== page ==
Saturday afternon, we sat around trying to decide if we were in the kennel of death, the hurt locker, the prison cage. These are all terms to describe the level of pain we were in on the bike except we can't decide exactly which one fits best.
One thing is sure – we were not in the tunnel of fire because you can see your way out of the tunnel of fire. We could not see the way out because when your Boulder friends pick the route and tell you “we’re going to climb”, you’re not sure how high, how long, how far, or when it will end. No visible end in sight, not the tunnel of fire.
Seton, Sarah, Jeff, Chris and I started from Louisville, met up with Red Bear, Jenni, and assorted other riders in Boulder then rode Peak to Peak. I speak of this route like I know it. I don’t. I didn’t. I still don’t know what was going on. All I know is that we made a left turn and the climb began.
I tried to stay with the group for all of about 5 minutes. The entire group passed me and not even a super extendable bendy straw could have helped me suck wheel as they went by. As they passed I asked if they noticed a bear that might have jumped on my back. Then Red Bear took my wheel and said “there is now.” From there, Red Bear and I rode together the rest of the way.
Almost immediately into the ride, the lactic acid started to settle into my legs and wouldn’t get out. I’ve realized that at altitude, lactic acid becomes a leash you are tethered to and you cannot get away. One of those retractable leashes. Every time you think you are about to break free from the lactic acid, someone at the other end of the leash presses the button and pulls the leash, and your legs, back towards lactic acid burn yet again.
Little did I know that the leash was being held by The Wizard. You see The Wizard when you do climbs like this. You find yourself in his dungeon filled with lactic acid and stinking of your own pain. The Wizard looks much different at this altitude. I almost saw him in the pool yesterday. And I think he was with me on this ride, hiding behind the tree, just around the bend, just when you think the climb plateaued or was about to end.
Actually, Red Bear said that when climbing a route like this you see what happens when you go one step beyond the wizard. He said you find yourself visiting your spirit cave. The spirit cave is a place you find at the peak of despair (the peak of despair is another place you would find yourself on this type of a climb). If you’re lucky you may just find your power animal in your spirit cave. If you’re not lucky, you’ll find that your power animal is a Red Bear whose wheel you have been sucking for the past 5 miles on the climb until he falls back and says “my pilot light just went out” leaving you to climb the rest of the way at 8 mph - when you're going fast - alone.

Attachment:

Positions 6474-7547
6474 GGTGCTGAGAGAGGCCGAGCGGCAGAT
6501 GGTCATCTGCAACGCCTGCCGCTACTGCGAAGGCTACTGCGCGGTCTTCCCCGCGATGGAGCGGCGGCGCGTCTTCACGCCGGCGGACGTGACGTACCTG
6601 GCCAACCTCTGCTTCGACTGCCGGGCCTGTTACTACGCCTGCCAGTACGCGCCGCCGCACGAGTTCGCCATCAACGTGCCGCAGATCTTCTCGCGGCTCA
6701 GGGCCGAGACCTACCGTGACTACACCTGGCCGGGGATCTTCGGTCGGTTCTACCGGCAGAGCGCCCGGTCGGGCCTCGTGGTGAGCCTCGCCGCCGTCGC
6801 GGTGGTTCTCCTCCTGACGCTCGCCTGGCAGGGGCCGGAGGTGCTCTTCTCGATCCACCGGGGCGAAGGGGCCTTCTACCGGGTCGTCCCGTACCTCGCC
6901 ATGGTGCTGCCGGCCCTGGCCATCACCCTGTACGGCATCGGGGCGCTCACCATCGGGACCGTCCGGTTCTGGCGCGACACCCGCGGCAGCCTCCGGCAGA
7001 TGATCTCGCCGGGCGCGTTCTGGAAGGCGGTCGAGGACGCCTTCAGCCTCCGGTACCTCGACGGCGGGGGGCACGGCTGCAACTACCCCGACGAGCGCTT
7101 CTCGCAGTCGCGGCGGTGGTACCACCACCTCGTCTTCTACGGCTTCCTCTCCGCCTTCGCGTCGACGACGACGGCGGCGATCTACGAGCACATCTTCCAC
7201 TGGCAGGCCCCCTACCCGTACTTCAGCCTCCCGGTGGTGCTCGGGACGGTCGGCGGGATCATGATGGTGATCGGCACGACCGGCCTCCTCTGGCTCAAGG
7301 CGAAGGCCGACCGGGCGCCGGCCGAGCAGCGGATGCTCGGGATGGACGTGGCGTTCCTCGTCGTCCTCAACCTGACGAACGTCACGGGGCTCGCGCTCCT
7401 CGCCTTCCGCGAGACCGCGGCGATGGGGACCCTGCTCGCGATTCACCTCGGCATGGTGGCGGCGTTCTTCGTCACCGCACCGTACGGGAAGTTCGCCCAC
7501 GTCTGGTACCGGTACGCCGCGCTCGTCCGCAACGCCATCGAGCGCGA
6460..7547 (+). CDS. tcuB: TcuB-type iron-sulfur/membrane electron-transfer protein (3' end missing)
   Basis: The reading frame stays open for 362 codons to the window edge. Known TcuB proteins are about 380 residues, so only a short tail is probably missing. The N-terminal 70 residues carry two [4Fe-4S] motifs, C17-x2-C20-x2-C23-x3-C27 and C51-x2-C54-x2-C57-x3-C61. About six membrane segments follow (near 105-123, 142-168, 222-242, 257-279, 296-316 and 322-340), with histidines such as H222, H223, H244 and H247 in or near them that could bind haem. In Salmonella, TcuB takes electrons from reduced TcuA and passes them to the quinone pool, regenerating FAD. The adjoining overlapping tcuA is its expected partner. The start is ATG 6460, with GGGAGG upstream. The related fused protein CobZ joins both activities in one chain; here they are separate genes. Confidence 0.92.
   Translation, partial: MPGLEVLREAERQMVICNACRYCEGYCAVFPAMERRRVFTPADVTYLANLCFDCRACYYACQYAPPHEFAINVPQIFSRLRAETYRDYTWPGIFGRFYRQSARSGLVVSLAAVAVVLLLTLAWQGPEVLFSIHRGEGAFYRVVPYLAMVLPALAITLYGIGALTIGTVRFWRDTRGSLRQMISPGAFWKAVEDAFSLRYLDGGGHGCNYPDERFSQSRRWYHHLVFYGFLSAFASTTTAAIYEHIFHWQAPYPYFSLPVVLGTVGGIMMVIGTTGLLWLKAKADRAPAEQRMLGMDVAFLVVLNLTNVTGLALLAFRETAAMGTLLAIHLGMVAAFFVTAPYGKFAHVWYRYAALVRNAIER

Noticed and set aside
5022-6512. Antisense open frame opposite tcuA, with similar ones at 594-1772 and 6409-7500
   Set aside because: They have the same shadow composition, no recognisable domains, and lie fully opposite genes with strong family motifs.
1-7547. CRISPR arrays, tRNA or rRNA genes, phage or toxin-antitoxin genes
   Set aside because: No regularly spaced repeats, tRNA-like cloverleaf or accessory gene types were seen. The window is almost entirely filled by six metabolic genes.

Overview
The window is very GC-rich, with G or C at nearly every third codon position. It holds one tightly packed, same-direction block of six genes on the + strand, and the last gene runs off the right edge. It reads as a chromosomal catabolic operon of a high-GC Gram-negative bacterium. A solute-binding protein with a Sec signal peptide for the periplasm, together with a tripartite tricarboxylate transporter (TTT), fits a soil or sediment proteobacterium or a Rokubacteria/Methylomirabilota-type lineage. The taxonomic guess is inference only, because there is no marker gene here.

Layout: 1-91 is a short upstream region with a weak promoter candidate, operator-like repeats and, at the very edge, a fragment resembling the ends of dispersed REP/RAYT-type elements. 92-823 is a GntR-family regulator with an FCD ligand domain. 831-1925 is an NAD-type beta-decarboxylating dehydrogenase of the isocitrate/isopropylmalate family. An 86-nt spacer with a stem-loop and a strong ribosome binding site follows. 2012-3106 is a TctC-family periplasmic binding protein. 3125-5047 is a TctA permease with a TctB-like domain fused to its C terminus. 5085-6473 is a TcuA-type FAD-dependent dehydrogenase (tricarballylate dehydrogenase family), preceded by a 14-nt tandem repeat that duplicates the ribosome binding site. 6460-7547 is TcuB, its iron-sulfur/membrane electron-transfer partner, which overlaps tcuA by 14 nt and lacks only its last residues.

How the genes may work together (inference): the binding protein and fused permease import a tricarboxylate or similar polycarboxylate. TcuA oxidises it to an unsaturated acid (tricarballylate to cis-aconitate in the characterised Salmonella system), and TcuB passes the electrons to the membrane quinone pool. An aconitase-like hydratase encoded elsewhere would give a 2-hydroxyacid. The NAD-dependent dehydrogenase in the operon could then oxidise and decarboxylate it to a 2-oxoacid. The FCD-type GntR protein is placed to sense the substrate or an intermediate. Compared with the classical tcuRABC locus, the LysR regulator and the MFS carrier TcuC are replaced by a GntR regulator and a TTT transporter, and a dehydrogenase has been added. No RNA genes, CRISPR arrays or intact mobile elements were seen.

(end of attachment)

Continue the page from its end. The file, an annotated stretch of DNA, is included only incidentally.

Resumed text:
After 75 minutes of climbing, we reached Peaceful Valley. Red Bear said it was a moderate descent – which it was, for about 5 minutes - before we started climbing again. Red Bear mentioned there might be another climb. What he didn’t mention was that this climb would last another 60 minutes.
Red Bear and I made it to the peak of the second climb, descended into Ward to find the group waiting there and considering a climb up to a point at 10,000 feet. Apparently we had been at 9,500 feet which may have explained the feeling of someone squeezing my head, lungs, and legs for the past 8 miles. So climbing even higher? Sounded like something that would send me straight to my spirit cave. Excellent. Let’s go.
And what do you find on the way to 10,000 feet? There was no spirit cave. Instead it was hell. A burning hell of lactic acid and head throbbing pain. Jeff said it would just be 20 minutes, I don’t know I lost track at 20 minutes and almost lost myself. Right before the top I just stopped. My head hurt, I couldn’t breathe, and my legs just wanted to be done. I stopped for a moment, gathered myself, then continued to the top. From there we descended, rode back towards Boulder, and then on towards Louisville. I fell behind for the 100th time before Red Bear finally picked me up in his truck and took me back.
After the ride, we went for a 40 minute run. As Chris ran faster and farther away from me, I thought to myself I have to find the secret altitude tent he has been spending time in at our house. I was slow, my head hurt, and I was huffing - again.
I’m tired now. I told my coach this town is kicking my sea level ass. And that's a good thing. Let it get ugly, let the ride get really low. I don’t want brilliant superstar rides, runs or swims here. It’s training, I need to unravel really, really low. For now, let me get dropped or lapped. Let me gasp for air on the side of the road. I want to find myself scraping the gears hitting the bottom of my workout soul.
And I’m still waiting to pee myself or have the desire to hurl my bike over a cliff but with two days left, there's still time.
Here we are at 10,000 feet: